It's not everyday you get to see a guy on top of an airplane as you drive down the highway. Be on the lookout for an oil pump nearby too!
This futuristic structure, seemingly in the middle of nowhere, is actually quite familiar to me and holds a little piece of "home" in my heart.
This clean white building for Florida Polytechnic University is unmistakably a Calatrava masterpiece, by the talented architect and engineer, Santiago Calatrava.
I know this because another structure from my last home of Milwaukee WI - the Milwaukee Art Museum (MAM) - is also one of his creations. (New Yorkers might recognize his work from the new World Trade Center transit hub.) Each building has a roof that opens and changes shapes. The MAM has two "wings" that open and close throughout the day, like a bird greeting the morning sun. Florida Polytech's roof raises different cantilevers based on the intensity and position of the sun.
Stop and play on some life-sized plastic dinosaurs! Some friends of mine have an inside joke that they tag themselves here when they are coming home from a long trip out-of-town. Watch out for the TRex!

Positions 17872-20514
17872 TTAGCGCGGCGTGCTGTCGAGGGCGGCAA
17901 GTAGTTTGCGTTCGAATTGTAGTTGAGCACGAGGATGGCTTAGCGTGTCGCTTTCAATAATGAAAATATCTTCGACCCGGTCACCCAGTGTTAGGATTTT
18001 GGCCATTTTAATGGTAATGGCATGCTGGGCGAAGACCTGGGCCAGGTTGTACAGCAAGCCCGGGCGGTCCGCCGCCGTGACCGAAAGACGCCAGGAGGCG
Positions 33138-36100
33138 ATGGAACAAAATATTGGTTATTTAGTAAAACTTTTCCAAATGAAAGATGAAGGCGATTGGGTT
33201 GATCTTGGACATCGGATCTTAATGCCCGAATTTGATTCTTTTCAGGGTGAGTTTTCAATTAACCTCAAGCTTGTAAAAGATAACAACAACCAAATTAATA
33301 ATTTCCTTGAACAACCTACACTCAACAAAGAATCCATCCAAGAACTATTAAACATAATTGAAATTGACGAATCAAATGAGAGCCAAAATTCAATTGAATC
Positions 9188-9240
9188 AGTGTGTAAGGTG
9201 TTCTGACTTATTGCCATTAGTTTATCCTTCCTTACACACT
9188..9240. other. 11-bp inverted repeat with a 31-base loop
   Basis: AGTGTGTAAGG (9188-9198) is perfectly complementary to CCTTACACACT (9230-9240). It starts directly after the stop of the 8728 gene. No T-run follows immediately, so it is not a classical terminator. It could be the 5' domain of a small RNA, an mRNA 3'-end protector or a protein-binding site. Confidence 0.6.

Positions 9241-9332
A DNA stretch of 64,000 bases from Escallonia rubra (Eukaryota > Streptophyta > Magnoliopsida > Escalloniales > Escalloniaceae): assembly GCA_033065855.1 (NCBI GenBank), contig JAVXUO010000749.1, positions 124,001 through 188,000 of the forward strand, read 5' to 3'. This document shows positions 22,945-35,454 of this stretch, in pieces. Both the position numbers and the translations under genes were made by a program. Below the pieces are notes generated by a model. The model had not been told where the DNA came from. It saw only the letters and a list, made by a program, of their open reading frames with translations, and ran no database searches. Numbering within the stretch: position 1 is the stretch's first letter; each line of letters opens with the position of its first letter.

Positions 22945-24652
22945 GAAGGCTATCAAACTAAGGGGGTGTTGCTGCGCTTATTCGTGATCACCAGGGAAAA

When I first moved to Florida, the trip to Orlando was always dotted with 7 (and a half) shining silver Airstreams planted in the ground off Exit 14 - "RV-henge" or "Airstream Cemetery" I fondly nicknamed it.
I later found out that it had a real name and that it was originally built in honor of the 75th anniversary of Airstream trailers. Unfortunately, I found this out when it was announced that the infamous landmark was going to be removed!
Thankfully, about 2 months before, I had caught this immaculate glimpse of the "Airstream Ranch" on one of my trips home to Tampa. I will not tell you how fast I was going when I rolled down my window, pointed my phone camera without looking to the side, avoiding ANY oncoming traffic in the frame, and this perfect horizon shot - a single ray of sunshine lighting the monument, centered in the photo - was captured! It was just meant to be.